Councillor Lister writes to Putney

Litter, change in demographics & more ............


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If you dump your litter in our streets you'd better be prepared to pay the penalty.

Over in Tooting recently the council fined a woman £80 for discarding a plastic sack full of rubbish on the road. That should have been the end of it but because she failed to pay up in time the case went to court where magistrates imposed a £100 fine together with costs of £260.

The council is taking a tough line on littering across the borough - there really is no excuse for this kind of anti-social behaviour.

Good news for people living close to Daisy's fast food take away in the Lower Richmond Road. The owners had wanted to extend their opening hours beyond 11pm to 12 in the week and 1 am at weekends.

The council stood firm which meant the case was decided by a government planning inspector. We've just heard that the decision went in our favour with the inspector ruling that, in his view, later hours would result in unacceptable noise and disturbance at a time when residents could reasonably expect some peace and quiet.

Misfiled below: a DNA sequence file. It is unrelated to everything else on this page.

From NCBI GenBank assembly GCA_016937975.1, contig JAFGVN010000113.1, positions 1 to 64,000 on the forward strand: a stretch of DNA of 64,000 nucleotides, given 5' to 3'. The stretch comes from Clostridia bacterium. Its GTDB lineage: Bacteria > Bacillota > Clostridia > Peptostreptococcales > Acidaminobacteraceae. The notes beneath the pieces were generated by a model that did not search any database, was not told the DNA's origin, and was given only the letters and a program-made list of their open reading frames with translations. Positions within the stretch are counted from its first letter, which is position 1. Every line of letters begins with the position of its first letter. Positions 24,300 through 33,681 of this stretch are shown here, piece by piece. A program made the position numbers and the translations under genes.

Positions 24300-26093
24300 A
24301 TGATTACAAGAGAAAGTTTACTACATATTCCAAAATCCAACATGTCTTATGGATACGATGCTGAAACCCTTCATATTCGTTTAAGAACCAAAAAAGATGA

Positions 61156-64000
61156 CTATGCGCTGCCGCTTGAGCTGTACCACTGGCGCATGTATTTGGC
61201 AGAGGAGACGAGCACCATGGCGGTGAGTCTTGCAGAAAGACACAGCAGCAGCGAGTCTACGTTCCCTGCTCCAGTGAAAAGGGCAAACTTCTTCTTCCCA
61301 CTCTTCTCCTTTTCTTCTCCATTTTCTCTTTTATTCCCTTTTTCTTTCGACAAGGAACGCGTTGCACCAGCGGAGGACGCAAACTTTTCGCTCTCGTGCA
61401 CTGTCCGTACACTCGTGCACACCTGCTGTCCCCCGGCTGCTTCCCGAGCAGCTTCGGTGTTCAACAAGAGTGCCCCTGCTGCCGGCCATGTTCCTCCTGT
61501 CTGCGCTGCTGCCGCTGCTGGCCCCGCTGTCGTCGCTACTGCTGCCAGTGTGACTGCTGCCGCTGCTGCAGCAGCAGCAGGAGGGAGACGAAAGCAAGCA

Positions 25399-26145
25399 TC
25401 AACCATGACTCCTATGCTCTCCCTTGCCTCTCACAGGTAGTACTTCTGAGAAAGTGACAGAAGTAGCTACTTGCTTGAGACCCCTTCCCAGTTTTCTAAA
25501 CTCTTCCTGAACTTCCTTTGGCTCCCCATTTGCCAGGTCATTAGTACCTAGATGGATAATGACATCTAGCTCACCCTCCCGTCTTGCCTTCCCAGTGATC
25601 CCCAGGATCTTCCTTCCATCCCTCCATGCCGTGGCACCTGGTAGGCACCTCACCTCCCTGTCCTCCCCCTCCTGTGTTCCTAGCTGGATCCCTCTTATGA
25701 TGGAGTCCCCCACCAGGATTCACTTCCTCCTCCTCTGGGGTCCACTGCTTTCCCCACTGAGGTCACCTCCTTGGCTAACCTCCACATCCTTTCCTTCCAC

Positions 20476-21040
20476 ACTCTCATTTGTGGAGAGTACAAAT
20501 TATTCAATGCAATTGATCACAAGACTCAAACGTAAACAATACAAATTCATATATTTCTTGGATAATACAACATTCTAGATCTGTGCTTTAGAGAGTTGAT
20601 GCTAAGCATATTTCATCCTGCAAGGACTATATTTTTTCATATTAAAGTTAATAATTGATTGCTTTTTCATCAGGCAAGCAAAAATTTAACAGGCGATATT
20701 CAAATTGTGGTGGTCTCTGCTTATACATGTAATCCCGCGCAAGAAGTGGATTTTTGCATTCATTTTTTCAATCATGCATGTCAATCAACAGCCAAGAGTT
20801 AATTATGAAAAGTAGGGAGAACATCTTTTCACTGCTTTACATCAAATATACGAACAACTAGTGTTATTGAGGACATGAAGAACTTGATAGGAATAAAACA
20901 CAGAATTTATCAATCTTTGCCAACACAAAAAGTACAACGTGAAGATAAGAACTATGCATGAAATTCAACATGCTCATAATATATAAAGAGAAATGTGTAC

There's hardly a service the council provides, whether it's waste collection or schools that doesn't depend on knowing exactly how many people there are in the borough. That's why the council is joining other London boroughs in challenging the latest official population statistics.

More than half the borough's population is aged between 20 and 44 with most new international migrants known to be in this age range. Poles make up the fastest growing group in the borough - according to data on National Insurance registrations their number has risen by 700 per cent in four years.

In Putney alone there have been 4,250 new NI registrations in the last year with Poles, South Africans and Australians making up more than half the total. The problem is there is no easy way to update population estimates in non-Census years. The formula used by officials is too rigid and is reckoned to undercount numbers in the highly mobile younger age groups.

We know the Government is planning further changes in the way councils like Wandsworth are funded - if we don't get a true measure of our population this could lead in the long run to big losses in grant that could affect our ability to maintain services at their current level.

Edward Lister

September 28, 2007

Edward Lister is the Leader of Wandsworth Council and a member for Putney's Thamesfield ward.